Las Cruces Sun News
Author: Gov. Gary Johnson
The United States Air Force means a lot of things to New Mexico, and one of the most important of those things is jobs. Thousands of jobs. Good jobs that are the lifeblood of more than a few New Mexico communities.
And New Mexico is good for the Air Force — and the nation’s military readiness. Our climate, our geography, our workforce, our quality of life are all major reasons our state is home to some of the most important bases and training programs in the country.
New Mexico and the USAF need each other, and understand each other. It’s no coincidence that the secretary of the U.S. Air Force is a New Mexican.
For decades, the Air Force has conducted training within our borders as a good and valued citizen. That includes many, many years of exercises of all kinds in our airspace. During my eight years as governor, I found the relationship to be one with tremendous mutual benefits.
We understood each other. The Air Force had requirements we could fill — better than any other state, and New Mexico benefits tremendously from the thousands of jobs that come with those aircraft flying across our skies.
Today, the Air Force has a need ... and to no one’s surprise, New Mexico once again is better suited than any other state to fill it. That’s not just my opinion; it’s the USAF’s conclusion after a great deal of study.
The Air Force needs to train as many as 1,000 new jet pilots over the next several years, and they want to train them at Holloman Air Force Base — because it’s the best place to do so. To do that, they need to expand the Special Use Airspace Holloman currently uses for training and exercises. That expansion would potentially extend flights over more of the Gila National Forest, land the federal government already owns and manages. And yes, it may also mean flights nearer to some of our communities. However, the need is real. The boundaries of the Special Use Airspace currently in place are decades old, while the planes and technology have changed dramatically.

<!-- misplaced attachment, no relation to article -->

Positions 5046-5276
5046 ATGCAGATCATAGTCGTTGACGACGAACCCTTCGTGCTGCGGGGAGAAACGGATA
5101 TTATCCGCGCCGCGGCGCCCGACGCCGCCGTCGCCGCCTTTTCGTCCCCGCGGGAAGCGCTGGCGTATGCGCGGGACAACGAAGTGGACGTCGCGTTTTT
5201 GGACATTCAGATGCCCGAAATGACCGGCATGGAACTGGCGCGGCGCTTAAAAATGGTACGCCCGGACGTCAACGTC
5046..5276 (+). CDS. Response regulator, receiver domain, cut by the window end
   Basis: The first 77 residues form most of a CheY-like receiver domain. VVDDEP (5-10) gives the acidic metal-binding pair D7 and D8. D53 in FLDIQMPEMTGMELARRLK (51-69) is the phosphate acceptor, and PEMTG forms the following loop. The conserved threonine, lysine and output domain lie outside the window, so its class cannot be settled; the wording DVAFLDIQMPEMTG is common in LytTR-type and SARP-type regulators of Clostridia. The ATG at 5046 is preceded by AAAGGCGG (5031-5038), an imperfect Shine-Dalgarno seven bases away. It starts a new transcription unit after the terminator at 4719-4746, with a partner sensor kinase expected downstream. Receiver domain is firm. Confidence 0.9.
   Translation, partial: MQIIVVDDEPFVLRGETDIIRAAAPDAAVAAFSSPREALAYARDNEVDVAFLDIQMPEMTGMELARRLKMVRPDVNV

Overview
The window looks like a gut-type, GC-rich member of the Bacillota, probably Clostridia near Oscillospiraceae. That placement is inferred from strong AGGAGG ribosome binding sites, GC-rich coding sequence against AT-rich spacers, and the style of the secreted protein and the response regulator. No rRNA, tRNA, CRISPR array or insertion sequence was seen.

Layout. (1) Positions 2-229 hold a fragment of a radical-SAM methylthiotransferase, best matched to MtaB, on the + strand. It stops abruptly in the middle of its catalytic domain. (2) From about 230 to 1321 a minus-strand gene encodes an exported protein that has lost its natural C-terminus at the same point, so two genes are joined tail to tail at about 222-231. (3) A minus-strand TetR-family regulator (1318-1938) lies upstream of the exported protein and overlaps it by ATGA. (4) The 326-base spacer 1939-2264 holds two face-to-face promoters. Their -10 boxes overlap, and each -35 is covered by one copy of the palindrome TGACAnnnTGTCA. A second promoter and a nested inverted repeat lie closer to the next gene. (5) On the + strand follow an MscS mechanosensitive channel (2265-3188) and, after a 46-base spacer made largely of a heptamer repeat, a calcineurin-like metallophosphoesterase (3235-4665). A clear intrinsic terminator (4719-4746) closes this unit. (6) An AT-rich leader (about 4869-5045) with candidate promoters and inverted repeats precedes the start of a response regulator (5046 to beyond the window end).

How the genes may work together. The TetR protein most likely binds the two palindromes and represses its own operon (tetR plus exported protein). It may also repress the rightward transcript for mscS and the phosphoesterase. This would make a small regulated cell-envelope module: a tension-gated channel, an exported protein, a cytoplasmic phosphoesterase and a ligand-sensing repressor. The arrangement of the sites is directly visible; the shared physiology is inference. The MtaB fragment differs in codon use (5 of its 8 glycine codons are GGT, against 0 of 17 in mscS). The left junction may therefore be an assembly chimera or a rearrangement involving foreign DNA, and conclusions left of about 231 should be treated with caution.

Understandably, some are concerned about F-16’s flying over more territory. Sportsmen, hikers and other outdoor recreationists have questions about potential impacts on their enjoyment of the Gila. That’s normal. I’m a pretty avid outdoor guy myself.
Likewise, there are some communities near the proposed special airspace extension who also have questions and concerns. Those questions should be answered.
But here’s the deal: Some politicians are just saying “no”. They’re conjuring images of fighter jets skimming the heads of hikers, dropping chaff and cracking foundations with sonic booms. The Gila will never be the same if the Air Force has its way, they’re telling us.
They’re saying all that, even though the Air Force itself hasn’t even yet published a Draft Environmental Impact Statement on the proposed extension. And when the feds do finish their Environmental Impact Statement, the potential impacts will be laid out in excruciating detail — and we will all have an opportunity to weigh in with legitimate concerns and suggested changes to the plan. Life as we know it, including in the Gila, will not be destroyed.
That’s how the process works. Our elected officials have an obligation to be sure the process is open, fair and reasonable. Yes, the concerns of those who don’t want the expanded Special Use Airspace should absolutely be heard. But prejudging the process to just say no isn’t the way to do it. That isn’t how New Mexico has, for decades, built a relationship with the Air Force that has served all of us extremely well.
It is a partnership that brings billions of dollars into our state, creates thousands of jobs and, in net, makes for a better quality of life for all New Mexicans. If preserving that partnership — and creating even more jobs in the process — means thoughtfully finding a way to meet the training needs of America’s fighter pilots, then that’s exactly what we need to do.
Just slamming the door isn’t how we do it in New Mexico.
Gary Johnson is a former governor of New Mexico and current Libertarian candidate for the U.S. Senate